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The SQL Report Builder allows you to directly query your data warehouse, view the results, and quickly transform them into a chart. The best part about using SQL to build reports is that you don’t need to wait on update cycles to iterate on columns you create. If the results don’t look quite right, you can quickly edit and re-run the query until things match your expectations.
In this article, we’ll walk you through the ins and outs of using the SQL Report Builder. After you’ve learned your way around, check out our SQL for visualizations tutorial or try optimizing some of the queries you’ve written.
Here’s an overview of what we’ll cover in this article:
To get started creating a new SQL report, click Report Builder or the Add Report button at the top of any dashboard. In the Report Picker screen, click SQL Report Builder to open the SQL editor.
To edit a report, click the gear (Options) icon in the top right corner of a SQL-based chart, then click Edit.
Let’s get started!
Writing a query
Following the guidelines for query optimization, write a query in the SQL editor.
When you insert a metric into a SQL report, the current definition of the metric will be used.
If the metric is updated in the future, the SQL report will not reflect the changes. You will have to manually edit the report to have the changes take effect.
Using the buttons at the top of the sidebar, you can toggle between lists of tables and metrics available for use in the SQL Report Builder. If you don’t see what you’re looking for in the list, try searching for it using the search bar at the top of the sidebar.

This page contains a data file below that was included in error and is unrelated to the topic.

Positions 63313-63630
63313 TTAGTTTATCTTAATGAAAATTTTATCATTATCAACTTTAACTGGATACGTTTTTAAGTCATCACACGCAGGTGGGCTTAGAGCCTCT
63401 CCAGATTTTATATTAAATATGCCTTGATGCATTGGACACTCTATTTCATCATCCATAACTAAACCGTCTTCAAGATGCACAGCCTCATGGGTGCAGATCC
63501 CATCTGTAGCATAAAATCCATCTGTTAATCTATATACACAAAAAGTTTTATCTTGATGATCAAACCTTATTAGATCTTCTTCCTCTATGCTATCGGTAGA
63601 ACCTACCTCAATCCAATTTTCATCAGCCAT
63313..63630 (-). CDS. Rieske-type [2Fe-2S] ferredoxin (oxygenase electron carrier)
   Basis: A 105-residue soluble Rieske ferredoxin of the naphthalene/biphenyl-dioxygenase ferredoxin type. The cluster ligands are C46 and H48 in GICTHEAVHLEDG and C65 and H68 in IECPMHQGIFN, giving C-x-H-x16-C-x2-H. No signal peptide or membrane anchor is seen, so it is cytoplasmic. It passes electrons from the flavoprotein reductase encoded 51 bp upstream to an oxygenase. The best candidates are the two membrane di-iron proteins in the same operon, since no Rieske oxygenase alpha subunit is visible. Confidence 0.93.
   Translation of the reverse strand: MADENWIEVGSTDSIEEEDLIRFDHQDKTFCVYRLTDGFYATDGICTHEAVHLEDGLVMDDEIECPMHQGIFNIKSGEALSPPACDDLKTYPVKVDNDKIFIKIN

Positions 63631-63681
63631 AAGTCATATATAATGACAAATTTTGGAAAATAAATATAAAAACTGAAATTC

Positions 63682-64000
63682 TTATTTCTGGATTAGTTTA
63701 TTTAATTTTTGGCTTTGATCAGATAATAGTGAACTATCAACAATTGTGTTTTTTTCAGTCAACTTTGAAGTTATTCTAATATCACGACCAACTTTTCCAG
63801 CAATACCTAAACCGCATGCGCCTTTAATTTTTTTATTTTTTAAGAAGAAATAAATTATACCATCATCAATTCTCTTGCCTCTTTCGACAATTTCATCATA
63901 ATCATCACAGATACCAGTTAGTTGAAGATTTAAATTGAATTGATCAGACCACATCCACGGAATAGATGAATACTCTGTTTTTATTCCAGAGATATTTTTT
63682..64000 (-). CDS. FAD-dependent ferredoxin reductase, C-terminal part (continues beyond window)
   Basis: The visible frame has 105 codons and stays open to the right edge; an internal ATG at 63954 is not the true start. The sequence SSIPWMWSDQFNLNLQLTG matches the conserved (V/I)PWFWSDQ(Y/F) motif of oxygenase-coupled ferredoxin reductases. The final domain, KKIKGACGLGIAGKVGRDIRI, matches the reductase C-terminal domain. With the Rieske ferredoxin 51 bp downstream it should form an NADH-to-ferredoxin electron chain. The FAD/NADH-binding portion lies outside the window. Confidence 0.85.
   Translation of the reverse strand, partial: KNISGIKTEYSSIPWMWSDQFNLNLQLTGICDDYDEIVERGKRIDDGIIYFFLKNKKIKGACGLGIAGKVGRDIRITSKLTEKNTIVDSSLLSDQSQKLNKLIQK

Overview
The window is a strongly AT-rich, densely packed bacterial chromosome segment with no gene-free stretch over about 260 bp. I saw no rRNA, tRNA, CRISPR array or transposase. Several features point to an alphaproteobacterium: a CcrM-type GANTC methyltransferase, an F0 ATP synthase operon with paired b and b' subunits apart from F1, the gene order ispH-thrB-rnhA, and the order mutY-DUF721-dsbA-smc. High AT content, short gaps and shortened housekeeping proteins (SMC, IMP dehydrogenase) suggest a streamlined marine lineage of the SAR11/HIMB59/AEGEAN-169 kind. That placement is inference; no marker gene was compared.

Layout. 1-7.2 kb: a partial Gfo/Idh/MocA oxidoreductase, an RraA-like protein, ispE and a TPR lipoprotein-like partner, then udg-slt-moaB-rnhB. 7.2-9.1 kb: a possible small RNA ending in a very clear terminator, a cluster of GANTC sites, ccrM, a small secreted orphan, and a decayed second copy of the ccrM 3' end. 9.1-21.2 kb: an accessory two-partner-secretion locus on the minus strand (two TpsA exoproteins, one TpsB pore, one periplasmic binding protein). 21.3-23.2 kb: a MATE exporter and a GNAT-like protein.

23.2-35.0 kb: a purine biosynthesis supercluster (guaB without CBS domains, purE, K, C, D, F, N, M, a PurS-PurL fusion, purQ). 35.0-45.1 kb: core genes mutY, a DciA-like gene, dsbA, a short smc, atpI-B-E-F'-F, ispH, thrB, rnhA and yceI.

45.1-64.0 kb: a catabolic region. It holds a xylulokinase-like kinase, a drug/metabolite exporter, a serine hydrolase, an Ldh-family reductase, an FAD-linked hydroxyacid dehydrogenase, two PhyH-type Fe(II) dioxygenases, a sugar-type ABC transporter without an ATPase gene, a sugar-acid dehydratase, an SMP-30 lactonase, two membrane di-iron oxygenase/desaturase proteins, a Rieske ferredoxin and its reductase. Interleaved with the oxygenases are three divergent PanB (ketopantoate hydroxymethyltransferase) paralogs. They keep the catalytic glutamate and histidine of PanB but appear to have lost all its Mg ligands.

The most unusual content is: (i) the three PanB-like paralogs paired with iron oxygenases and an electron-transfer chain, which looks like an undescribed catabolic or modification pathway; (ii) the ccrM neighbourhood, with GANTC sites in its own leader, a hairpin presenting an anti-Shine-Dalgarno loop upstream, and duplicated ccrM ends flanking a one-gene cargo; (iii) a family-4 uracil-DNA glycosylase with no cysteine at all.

You can also use the sidebar in the SQL editor to insert metrics, tables, and columns directly into your queries by hovering over them and clicking the Insert button:
Click for a closer look!
Running the query and viewing results
When you’re done writing your query, click the Run Query button. The results will display in a table below the SQL editor:
If something looks amiss in the results, you can edit the query and re-run it until you’re satisfied.
You might sometimes see messages below the editor with EXPLAIN in them. If you see one of these, that means that your query hasn't run and needs a bit of fine-tuning.
After you're done editing your query, you can move onto either creating a visualization or saving your work to a dashboard.
Creating a visualization
To create a visualization with your query results, click the Chart tab in the Results pane. In this tab, you'll select:
- the Series, or the column you want to measure, such as Items sold;
- the Category, or the column you want to use to segment your data, such as acquisition source;
- and the Labels, or x-axis values.
Here's a quick look at what the visualization process looks like:
For a detailed walkthrough of how to create a visualization, please refer to our Creating visualizations from SQL queries tutorial.
Saving the report
Before you can save your work, you’ll have to give the report a name. Remember to follow the best practice guidelines for naming and choose something that clearly conveys what the report is!
Click the Save button at the top right corner of the SQL editor and select the report Type (Chart or Table). To wrap things up, select the dashboard to save the report to and click the Save to Dashboard button:
If you want to try something a bit more challenging, why not try writing a query that’s optimized for visualization? Check out our Creating visualizations from SQL queries tutorial to get started.